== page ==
emission from turbine engines in existing power plants is believed to be very efficient in the suppression of global warming, when referring to the fact that more than 30 vol.% of CO2 emission is from power generation. This can be achieved by improving the efficiency of turbine engines of stationary power plants. One of the ways to achieve this goal is to develop structural materials capable of operating in severe oxidizing atmosphere and at temperatures much higher than the maximum operation temperatures of Ni-based superalloys. A number of candidate materials including intermetallic alloys such as NiAl have been investigated in the last two decades [1]. While many candidate materials do not withstand the target operating temperatures approaching 1500°C, there are still research activities on transition-metal silicides, mostly because of their very high melting temperatures. The early studies on these structural silicides were focused on transition-metal disilicides, especially on MoSi2, mainly due to their excellent oxidation resistance at elevated temperatures [2-4]. Once alloys based on MoSi2 was proved to have serious limitations with respect to fracture toughness and ductility at ambient temperatures, however, alloys based on transition-metal silicides with a general formula of M5Si3 (M = transition-metal) that exhibit higher melting temperatures have become the subject of extensive study. These include those based on Mo5Si3, Ti5Si3 and Nb5Si3. In particular, Nb5Si3 has been extensively investigated in the form of Nb/Nb5Si3 in-situ composites for high-temperature structural applications in aerospace propulsion [5]. Although their oxidation resistance is generally poor at about 800°C and above, the oxidation stability of Mo5Si3 and Ti5Si3 was found to be improved drastically by small additions of third elements [6,7]. A significant effort of research has been devoted to the development of Mo-Mo5Si2B (the so-called T2 phase) alloys [8,9]. When compared Mo5Si3-based alloys with Ti5Si3, a less significant effort has been made in the development of alloys based on Ti5Si3, in spite of its high melting temperature (2130 °C), low density (4.32 g/cm3) and good oxidation resistance [10-12].

    Ti5Si3 has a complex hexagonal structure which refers to the Mn5Si3 type of structure (D88 structure in the Schoenflies notation) with the space group P63/mcm. The crystal structure is characterized by two distinct atomic chains extending along the c-axis, as shown in Fig. 1. One is a linear chain which consists of metal atoms A(1) located at (1/3, 2/3, z) where z = 0, 1/2. These A(1) atoms are coordinated by six Si atoms which, in turn, form irregular polyhedra. The other linear chain possesses A(2) atoms of trigonal antiprisms in the corners of the unit cell. The silicon atoms form interchain bonds between the A(1) and A(2) atoms to tie together the structure. Because of the complex crystal structure, Ti5Si3 is expected to have limitations with respect to fracture toughness and ductility at ambient temperatures in the monolithic form. Indeed, most studies on this silicide have focused on utilizing the silicide as a strengthening phase in composite forms [10,13-17], except the work of Frommeyer et al. [10] and Umakoshi and Nakashima [11]. Frommeyer et al. [10] concluded that deformation of polycrystalline Ti5Si3 occurring only above 1000 °C is carried by thermally activated slip and twinning. Umakoshi and Nakashima [11] later reported that deformation twinning of the {11̄02}-type is operative in single crystals with some limited loading axis orientations at high temperature above 1300 °C in compression. But, neither other slip systems nor their critical resolved shear stresses have been quantitatively identified for Ti5Si3. Hence, almost nothing is known about the deformation mechanisms of Ti5Si3 in the monolithic form. In the present study, we investigate the plastic deformation behavior of single crystals of Ti5Si3 in compression as a function of crystal orientation and temperature, in order to deduce the operative deformation modes and their related flow stresses.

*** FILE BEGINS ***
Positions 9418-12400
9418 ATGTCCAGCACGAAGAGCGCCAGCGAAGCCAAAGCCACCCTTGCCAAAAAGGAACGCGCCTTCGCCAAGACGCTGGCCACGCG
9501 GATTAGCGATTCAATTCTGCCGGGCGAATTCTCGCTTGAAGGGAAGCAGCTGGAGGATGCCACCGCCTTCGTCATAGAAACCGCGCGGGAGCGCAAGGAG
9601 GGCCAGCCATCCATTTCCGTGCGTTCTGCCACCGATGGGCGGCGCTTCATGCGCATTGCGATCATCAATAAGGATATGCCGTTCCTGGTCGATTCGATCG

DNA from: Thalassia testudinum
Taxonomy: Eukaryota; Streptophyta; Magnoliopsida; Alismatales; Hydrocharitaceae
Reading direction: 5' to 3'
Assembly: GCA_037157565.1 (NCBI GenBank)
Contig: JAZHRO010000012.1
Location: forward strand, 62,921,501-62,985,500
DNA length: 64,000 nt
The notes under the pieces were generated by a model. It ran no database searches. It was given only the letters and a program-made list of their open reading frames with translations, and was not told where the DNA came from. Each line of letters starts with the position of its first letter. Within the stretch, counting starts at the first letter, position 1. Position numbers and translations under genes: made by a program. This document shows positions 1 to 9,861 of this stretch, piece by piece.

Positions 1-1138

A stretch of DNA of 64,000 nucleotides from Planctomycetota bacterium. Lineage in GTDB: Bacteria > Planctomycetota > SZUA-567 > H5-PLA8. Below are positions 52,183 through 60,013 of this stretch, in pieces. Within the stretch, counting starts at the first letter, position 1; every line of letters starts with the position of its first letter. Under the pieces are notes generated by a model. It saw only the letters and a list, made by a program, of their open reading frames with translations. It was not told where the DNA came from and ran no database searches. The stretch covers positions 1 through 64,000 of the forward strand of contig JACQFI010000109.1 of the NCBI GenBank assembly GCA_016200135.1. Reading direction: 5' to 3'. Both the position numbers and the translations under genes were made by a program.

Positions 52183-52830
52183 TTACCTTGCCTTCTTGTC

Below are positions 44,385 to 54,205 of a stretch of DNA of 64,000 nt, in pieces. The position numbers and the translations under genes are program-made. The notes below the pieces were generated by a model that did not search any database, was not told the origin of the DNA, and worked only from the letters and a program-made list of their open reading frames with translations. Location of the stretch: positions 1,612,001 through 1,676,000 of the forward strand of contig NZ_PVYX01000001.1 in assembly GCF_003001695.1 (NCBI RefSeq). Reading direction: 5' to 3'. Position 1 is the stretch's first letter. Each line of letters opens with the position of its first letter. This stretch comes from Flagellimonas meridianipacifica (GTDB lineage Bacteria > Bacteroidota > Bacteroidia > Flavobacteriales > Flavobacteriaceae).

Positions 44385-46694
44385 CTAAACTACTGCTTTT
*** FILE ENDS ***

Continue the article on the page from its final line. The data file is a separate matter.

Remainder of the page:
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    2. Experimental Procedure Single crystals of Ti5Si3 with a nominally stoichiometric composition of Ti-37.5 at%Si were grown with an optical floating zone (FZ) furnace at a growth rate of 6 mm/h in an Ar gas flow. X-ray diffraction confirmed that the lattice parameters of the as-grown crystals are: a = 0.7458 nm and c = 0.5152 nm. These are in good agreement with those previously reported for Ti5Si3 of very high-purity [18], indicating the exact stoichiometry and the high quality of the single crystals. After determining the crystallographic orientations by the X-ray back-reflection Laue method, specimens with a rectangular parallelepiped shape having three orthogonal faces parallel to the (0001), (112̄0) and (11̄00) planes with the dimensions of 3.115×3.037×3.401 mm3 were cut from the crystals by spark-cutting. Then, the specimen surface was mechanically polished with 0.3 µm alumina abrasive powders. Measurements of the elastic constants were carried out by the rectangular parallelepiped resonance (RPR) method at room temperature. In this method, all elastic constants are derived from the frequencies of resonance vibrations of specimen [19]. The resonance data are recorded over a frequency range from 550 to 1650 kHz. The first 40 resonance peaks are used to determine the elastic constants. Oriented single crystalline specimens for compression tests with dimensions of 1.5 x 1.5 x 4 mm3 were sectioned from the as-grown single crystals by spark-cutting. All specimens were mechanically polished and then finished with 0.3 µm alumina abrasive powders prior to compression tests. The orientations of the single crystals were determined by the X-ray back-reflection Laue method. Four different loading axis orientations: [22̄05], [43̄1̄0], [0001], and [2 1̄ 1̄ 24] were selected, as shown in Fig. 2. The highest Schmid factors of the possible deformation modes are listed up in Table 1 for each orientation. The deformation modes of Table 1 were selected on the basis of elementary dislocation theory that the slip systems with a higher d/b value (d and b stand, respectively, for the slip plane spacing and the magnitude of Burgers vector) tend to be preferred to operate. Compression tests were carried out in vacuum by using an Instron-type testing machine at a strain rate of ε̇ = 1 x 10-4 s-1 at temperatures ranging from 1200 to 1500 °C. Deformation structures were examined by optical microscopy (OM), scanning electron microscopy (SEM) and transmission electron microscopy (TEM). 3. Results 3.1. Elastic constants at room temperature The values of single-crystal elastic constants (cij) determined at room temperature are tabulated in Table 2 together with the elastic anisotropy parameters (c33/c11, (c11+c33−2c13)/4c44 and c44/c66). As exemplified with the values close to unity for all anisotropic parameters (c33/c11 = 0.94, (c11+c33−2c13)/4c44 = 1.20 and c44/c66 = 1.04), the values of cij obtained for Ti5Si3 have characteristics typically observed in many hexagonal crystals, except that the value of c12 is quite different from that of c13. The values for C